February 24, 2014

Lookback: Feb. 24 to March 2

25 YEARS — 1989

• Moira Legislator Bruce Jackson and Malone Democrat Carol Perry claim that, despite government aid programs, there are elderly people, woman and children in Franklin County who are going hungry and eating out of garbage cans. Jackson and Perry want the Legislature to allot $5,000 to the food pantries in Franklin County. “The cupboard is bare at the food pantries and they are not getting the food they need,” Jackson said. 

• In letters to New York’s congressional delegation, the Adirondack Council urged Washington lawmakers to protect the Adirondack Park from low-level practice bombing runs. In January, the Air Force announced plans to inaugurate low-level sorties of B-52 bombers and FB-111 fighter-bombers over the Adirondacks between Ticonderoga and Fort Drum, planning up to 40 tandem flights along the route each week, flying about 500 feet above the park. “The environmental assessment prepared by the Air Force appears to have been put together hastily and in a cursory way,” the Council wrote in the letter. 

• Eleven Canada lynx have been reintroduced to the High Peaks region of the Adirondacks. The cats were released from the Adirondack Ecological Center in Newcomb after being transported from the Yukon Territory in Canada. They diminished as a result of deforestation in the 1800s and researchers hope they will once again thrive in New York state.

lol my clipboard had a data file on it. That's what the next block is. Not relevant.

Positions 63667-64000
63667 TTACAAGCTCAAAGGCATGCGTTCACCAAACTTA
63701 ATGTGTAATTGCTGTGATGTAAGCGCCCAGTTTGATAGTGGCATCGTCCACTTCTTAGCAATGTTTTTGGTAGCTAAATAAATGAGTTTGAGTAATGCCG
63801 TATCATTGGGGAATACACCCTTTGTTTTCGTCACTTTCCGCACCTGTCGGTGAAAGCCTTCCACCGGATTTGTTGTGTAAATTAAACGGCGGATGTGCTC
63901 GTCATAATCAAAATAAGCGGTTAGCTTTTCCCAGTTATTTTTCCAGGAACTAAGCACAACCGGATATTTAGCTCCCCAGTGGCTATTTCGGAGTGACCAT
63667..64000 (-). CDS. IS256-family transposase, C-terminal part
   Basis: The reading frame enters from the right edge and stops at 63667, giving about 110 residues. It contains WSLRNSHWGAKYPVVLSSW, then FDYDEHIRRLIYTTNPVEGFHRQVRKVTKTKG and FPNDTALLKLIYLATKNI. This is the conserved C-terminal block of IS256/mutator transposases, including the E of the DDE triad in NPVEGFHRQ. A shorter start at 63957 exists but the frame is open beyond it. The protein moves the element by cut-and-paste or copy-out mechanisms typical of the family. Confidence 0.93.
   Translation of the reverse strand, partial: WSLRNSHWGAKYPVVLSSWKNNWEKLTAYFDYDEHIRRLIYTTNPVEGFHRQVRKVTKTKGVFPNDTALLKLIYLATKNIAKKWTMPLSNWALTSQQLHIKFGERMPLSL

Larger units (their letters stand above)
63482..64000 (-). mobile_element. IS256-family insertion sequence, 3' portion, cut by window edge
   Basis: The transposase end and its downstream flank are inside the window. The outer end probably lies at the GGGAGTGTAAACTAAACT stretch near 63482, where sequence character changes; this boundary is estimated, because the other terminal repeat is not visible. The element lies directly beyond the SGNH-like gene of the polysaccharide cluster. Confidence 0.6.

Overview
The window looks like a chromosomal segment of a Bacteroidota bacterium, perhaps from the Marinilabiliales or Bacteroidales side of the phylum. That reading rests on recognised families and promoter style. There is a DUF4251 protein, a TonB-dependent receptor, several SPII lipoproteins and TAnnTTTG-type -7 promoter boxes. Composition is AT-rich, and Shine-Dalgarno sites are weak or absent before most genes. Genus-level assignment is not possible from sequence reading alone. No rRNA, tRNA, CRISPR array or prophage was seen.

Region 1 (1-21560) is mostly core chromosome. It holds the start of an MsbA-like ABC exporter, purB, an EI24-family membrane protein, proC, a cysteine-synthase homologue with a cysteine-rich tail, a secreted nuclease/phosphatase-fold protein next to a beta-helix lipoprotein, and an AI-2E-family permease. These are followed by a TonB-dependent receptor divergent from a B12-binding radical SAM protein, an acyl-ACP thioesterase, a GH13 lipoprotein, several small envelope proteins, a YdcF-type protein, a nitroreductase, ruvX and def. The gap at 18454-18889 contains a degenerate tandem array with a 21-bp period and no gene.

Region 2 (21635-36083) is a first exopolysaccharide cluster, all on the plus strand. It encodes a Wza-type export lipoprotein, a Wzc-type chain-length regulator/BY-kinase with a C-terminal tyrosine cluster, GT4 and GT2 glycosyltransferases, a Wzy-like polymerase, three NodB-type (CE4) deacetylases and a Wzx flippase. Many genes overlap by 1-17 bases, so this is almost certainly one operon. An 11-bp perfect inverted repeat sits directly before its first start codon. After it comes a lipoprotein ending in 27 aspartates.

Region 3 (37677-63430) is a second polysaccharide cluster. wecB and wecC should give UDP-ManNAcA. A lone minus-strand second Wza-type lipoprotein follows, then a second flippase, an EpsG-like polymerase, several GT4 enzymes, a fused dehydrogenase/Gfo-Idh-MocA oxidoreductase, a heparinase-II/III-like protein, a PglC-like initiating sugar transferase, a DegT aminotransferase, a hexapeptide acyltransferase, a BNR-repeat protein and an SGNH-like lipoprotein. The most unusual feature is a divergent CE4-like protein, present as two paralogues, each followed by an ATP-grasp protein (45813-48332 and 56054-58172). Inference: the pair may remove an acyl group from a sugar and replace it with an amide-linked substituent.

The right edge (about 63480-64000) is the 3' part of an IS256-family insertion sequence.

• The Franklin County Farm Bureau decided Thursday to contribute $1,000 to a statewide legal challenge to overturn a law requiring farmers to notify their neighbors when spraying pesticides. The local chapter will make a contribution to New York Farm Bureau, which has filed a suit against the Department of Environmental Conservation. Farmers maintain that notification regulations would prevent them from applying pesticides at the best time and subsequently implementing the regulation would cause them to apply more pesticides. 

50 YEARS — 1964

• A group called the Conservative Taxpayers Committee is being organized to make a Supreme Court protest over petitions circulated for a new water district in the Town of Plattsburgh. It was on the strength of the petitions that the town board, in an unannounced meeting, voted to form the district and prepare for construction contracts for an estimated $484,000. “There are a good many other things that have been going on in town government that we want to look into,” said Daniel Shelters, a member of the committee. 

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